In California, as elsewhere, property owners have a duty to provide a safe environment for lawful entrants. Under the theory of premises liability, owners can be held liable for any injuries incurred by entrants on the property. The following is an overview of the factors that go into a premises liability claim.
The first is the victim’s status as a visitor to that property. The visitor must have been a lawful entrant, whether an invitee, licensee or social guest, and not a trespasser. However, there is an exception to this rule, and it’s known as the “attractive nuisance” doctrine. It states that if owners know that something on the property is liable to attract trespassing children, they must exercise a duty of care toward them.
Next, a claim must involve a dangerous condition that the owner should have known about and that the owner had sufficient time to address. Dangerous conditions include wet floors, torn carpeting, cracked or icy sidewalks, loose railings and poorly lit stairwells.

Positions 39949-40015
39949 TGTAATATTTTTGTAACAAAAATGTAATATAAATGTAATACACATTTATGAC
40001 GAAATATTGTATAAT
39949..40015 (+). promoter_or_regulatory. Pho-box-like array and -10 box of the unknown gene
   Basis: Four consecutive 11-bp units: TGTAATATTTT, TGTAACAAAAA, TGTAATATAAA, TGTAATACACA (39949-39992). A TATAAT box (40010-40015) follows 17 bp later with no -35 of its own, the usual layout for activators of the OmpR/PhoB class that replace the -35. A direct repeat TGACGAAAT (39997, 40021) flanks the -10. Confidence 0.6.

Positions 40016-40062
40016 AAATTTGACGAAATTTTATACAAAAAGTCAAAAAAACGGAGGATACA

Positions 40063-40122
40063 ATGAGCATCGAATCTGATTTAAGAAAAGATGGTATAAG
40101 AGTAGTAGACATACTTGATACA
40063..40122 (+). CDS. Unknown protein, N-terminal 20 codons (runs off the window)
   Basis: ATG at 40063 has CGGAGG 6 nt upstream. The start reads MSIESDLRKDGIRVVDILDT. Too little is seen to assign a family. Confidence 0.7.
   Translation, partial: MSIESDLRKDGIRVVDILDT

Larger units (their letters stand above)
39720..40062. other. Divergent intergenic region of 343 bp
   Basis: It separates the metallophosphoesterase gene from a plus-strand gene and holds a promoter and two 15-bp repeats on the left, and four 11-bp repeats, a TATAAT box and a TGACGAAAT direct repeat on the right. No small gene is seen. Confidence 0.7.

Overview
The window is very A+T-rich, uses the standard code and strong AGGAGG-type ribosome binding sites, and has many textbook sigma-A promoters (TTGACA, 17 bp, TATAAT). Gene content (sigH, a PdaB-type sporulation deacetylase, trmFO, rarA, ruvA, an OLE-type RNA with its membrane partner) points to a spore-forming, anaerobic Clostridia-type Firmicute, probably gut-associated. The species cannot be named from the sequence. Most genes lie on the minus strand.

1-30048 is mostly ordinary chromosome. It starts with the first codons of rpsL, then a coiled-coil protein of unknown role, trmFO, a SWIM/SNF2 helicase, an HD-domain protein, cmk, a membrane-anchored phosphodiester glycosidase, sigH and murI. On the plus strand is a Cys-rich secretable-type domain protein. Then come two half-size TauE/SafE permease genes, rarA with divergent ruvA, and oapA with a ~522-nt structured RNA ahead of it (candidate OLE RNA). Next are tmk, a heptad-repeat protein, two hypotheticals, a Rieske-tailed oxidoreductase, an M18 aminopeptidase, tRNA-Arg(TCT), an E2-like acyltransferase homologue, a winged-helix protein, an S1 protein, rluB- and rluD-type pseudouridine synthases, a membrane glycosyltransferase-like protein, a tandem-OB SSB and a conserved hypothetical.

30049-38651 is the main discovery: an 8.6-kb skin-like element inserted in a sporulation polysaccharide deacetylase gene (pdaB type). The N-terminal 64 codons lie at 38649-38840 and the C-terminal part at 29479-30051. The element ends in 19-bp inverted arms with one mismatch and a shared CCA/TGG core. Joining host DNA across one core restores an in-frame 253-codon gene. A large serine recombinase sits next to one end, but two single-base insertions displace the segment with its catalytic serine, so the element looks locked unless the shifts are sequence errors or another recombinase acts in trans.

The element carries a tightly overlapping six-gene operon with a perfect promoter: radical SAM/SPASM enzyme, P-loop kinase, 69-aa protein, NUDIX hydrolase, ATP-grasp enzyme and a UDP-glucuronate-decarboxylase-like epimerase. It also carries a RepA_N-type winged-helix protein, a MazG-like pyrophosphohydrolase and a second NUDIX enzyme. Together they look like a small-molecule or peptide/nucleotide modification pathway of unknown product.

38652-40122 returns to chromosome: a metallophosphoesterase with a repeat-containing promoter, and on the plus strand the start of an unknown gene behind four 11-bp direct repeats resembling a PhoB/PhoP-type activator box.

At the same time, victims must show that they themselves had been using the property in a reasonably safe manner. If victims were partially at fault for their injuries, they may still have a case because of comparative fault laws. Of course, what they recover in damages will be proportionally lowered.
To learn more about premises liability and how it will affect their case, victims may see a lawyer. The lawyer might hire investigators to gather proof against the property owner, such as the incident report and any eyewitness testimony or surveillance camera footage. The lawyer may speak on victims’ behalf at the negotiation table or, as a last resort, in the courtroom. A successful claim might cover losses like medical expenses, pain and suffering and lost wages.